A recent Newsday article (click here) about the upcoming BNP Paribas Showdown for the Billie Jean King Cup in Madison Square Garden had some intriguing news about the growing interest in exhibition tennis as a marketing tool for our sport. Jerry Solomon – organizer of the BJK Cup and last year’s Sampras vs. Federer exo in NYC – has plans for an annual tennis spectacular that would bring “all the Grand Slam winners, men and women, to the Garden in (the March) time slot every year and have a two-day celebration in New York of the sport. The tennis industry seems to be interested in that.”
Peter Bodo, also interviewed for the article, was also enthusiastic on the subject of exhibitions. He thinks the regular tennis season should end after the U.S. Open and be followed by three months of touring exo tennis:
“I’ve always argued that exhibitions are great for the sport, that you ought to close the season down after the U.S. Open and send guys like [Andy] Roddick and Federer on a 20-day tour around the country. Have your stars play the majors and a couple of other tournaments and then let them do what they want — evangelize for tennis. That’s how the game was built years ago.”
What say you? Are you pro or con tennis exhibitions?
Tennis exhibitions are: Total Voters: 453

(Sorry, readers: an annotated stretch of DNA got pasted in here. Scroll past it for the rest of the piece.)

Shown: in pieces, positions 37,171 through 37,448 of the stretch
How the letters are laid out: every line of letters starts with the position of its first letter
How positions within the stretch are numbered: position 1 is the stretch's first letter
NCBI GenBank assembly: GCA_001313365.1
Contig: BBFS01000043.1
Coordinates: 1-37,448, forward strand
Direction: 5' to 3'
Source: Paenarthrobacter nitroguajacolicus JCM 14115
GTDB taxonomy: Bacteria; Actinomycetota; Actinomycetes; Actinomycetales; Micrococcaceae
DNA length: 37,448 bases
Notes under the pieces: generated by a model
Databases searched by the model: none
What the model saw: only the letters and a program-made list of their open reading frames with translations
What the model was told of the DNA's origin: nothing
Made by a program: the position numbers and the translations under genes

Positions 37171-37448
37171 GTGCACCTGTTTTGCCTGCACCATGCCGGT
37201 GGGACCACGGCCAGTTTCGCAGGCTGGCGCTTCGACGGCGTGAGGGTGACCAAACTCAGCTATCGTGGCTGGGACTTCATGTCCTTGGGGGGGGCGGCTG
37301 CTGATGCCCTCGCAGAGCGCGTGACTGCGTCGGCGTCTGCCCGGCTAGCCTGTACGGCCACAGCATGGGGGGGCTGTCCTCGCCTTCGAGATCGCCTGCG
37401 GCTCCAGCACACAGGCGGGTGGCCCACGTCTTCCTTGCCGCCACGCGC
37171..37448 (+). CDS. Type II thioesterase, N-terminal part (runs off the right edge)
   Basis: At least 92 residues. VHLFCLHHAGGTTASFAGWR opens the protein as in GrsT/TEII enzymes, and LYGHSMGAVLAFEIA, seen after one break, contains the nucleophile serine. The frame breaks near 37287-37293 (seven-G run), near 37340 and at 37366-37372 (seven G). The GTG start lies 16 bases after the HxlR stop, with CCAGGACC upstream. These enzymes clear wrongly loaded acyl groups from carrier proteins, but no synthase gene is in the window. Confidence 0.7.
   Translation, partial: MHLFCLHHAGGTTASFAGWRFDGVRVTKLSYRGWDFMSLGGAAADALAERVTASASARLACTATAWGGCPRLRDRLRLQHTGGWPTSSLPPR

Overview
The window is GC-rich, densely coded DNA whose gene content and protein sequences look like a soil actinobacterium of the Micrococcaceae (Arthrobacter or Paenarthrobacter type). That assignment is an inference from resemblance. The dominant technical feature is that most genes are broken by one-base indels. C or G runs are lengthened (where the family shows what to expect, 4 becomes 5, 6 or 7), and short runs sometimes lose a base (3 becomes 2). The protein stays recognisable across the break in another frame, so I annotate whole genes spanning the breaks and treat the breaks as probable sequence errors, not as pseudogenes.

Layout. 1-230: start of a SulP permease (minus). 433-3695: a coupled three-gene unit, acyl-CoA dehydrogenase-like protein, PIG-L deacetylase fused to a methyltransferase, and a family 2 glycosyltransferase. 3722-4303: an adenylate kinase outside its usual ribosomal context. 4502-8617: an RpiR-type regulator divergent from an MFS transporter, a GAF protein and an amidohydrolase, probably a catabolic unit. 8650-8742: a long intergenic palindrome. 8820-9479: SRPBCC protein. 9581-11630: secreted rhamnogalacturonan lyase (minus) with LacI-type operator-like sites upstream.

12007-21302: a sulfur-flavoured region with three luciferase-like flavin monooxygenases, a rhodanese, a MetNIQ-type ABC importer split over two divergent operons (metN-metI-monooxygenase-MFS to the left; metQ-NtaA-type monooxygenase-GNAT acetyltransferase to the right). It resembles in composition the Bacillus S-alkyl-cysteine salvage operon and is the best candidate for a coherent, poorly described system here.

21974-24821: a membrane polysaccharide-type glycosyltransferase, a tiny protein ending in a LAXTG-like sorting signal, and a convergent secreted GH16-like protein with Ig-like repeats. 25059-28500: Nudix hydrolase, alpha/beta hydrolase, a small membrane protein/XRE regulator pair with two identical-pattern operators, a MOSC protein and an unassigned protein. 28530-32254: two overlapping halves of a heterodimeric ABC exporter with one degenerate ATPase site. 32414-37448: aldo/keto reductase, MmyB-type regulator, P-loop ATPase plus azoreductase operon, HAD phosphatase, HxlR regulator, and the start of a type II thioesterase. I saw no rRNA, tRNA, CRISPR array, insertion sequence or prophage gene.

Tennis exhibitions are:
Total Voters: 453
Personally, I HATE ’em. For me, tennis matches are all about the competition, the idea that something real is on the line and that both players are doing everything possible to win. In exhibition-land, it’s all “hit and giggle” in the end, even if the players are doing their best to fake it. But in Bodo’s defense, I was inspired to start blogging because of an exhibition match: one of my very first posts came after watching a Sampras vs. Courier exo at the Home Depot Center in Carson a few years back. At the time, I was easing back into the game after a long spell of missing Pete Sampras, and I remember being really excited about watching my hero play again. Now, of course, I’m a tennis snob and accept only real sweat and tears. But that exo match was my “gateway drug” to full-fledged tennis addiction, which proves Peter Bodo’s point. So I guess I’m voting for option number two. . .
The Billie Jean King Cup will be shown on Monday, March 2 at 7:30 p.m. (EST), LIVE on HBO.